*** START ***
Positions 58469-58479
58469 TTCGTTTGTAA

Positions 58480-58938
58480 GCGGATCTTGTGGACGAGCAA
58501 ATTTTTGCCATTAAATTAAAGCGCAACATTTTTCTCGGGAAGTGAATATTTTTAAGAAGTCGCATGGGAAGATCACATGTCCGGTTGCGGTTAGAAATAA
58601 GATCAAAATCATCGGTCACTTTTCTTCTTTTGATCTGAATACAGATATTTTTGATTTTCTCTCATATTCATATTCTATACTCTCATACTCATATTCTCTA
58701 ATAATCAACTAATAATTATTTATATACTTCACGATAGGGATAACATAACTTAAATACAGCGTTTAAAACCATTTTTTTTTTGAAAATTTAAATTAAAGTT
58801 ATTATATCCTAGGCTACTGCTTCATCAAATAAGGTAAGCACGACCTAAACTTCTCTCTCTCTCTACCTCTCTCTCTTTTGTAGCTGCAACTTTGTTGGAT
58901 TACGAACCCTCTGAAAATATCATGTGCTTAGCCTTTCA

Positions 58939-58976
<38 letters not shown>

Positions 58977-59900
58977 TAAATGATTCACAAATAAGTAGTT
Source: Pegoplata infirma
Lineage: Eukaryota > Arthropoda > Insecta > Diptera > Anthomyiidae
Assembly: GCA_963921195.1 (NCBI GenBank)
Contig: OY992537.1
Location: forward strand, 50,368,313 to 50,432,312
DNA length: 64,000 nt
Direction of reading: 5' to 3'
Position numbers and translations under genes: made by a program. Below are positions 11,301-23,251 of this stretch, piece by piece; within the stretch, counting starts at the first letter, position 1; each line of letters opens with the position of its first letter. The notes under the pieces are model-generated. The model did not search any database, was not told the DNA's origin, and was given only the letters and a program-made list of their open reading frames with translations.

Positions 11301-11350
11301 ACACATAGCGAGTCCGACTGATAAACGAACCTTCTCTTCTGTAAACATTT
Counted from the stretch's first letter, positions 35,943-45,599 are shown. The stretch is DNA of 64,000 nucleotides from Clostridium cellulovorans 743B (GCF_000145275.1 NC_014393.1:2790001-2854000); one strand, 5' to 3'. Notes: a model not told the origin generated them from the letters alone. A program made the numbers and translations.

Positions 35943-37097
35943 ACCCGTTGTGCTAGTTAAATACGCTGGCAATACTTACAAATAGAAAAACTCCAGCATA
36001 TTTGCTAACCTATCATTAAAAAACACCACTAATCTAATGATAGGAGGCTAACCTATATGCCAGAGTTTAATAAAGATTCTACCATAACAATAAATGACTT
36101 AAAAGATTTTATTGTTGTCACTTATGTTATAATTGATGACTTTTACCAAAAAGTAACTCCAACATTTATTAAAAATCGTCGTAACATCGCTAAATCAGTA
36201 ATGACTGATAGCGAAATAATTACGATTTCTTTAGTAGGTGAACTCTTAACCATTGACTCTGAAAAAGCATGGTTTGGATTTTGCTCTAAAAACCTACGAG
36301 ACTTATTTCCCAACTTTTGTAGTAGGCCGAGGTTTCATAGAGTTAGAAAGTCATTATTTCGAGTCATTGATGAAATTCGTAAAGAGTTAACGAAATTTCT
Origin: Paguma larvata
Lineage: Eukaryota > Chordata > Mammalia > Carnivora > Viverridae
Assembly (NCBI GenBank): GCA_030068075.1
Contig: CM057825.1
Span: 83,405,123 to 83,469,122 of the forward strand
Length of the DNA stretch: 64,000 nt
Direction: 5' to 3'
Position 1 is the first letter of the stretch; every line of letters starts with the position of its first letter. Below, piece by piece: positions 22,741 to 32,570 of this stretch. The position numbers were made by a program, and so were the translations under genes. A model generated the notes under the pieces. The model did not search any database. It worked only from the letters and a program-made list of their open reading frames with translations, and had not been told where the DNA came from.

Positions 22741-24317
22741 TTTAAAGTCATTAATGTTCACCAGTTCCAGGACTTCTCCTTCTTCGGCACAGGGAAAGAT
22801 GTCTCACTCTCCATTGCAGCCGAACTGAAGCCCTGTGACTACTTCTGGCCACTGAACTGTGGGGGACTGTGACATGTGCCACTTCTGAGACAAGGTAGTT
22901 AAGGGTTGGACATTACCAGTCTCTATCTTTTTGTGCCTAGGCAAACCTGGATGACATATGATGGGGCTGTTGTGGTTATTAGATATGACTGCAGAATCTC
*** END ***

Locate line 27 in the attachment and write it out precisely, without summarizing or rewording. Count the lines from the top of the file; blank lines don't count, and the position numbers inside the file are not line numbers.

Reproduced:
36001 TTTGCTAACCTATCATTAAAAAACACCACTAATCTAATGATAGGAGGCTAACCTATATGCCAGAGTTTAATAAAGATTCTACCATAACAATAAATGACTT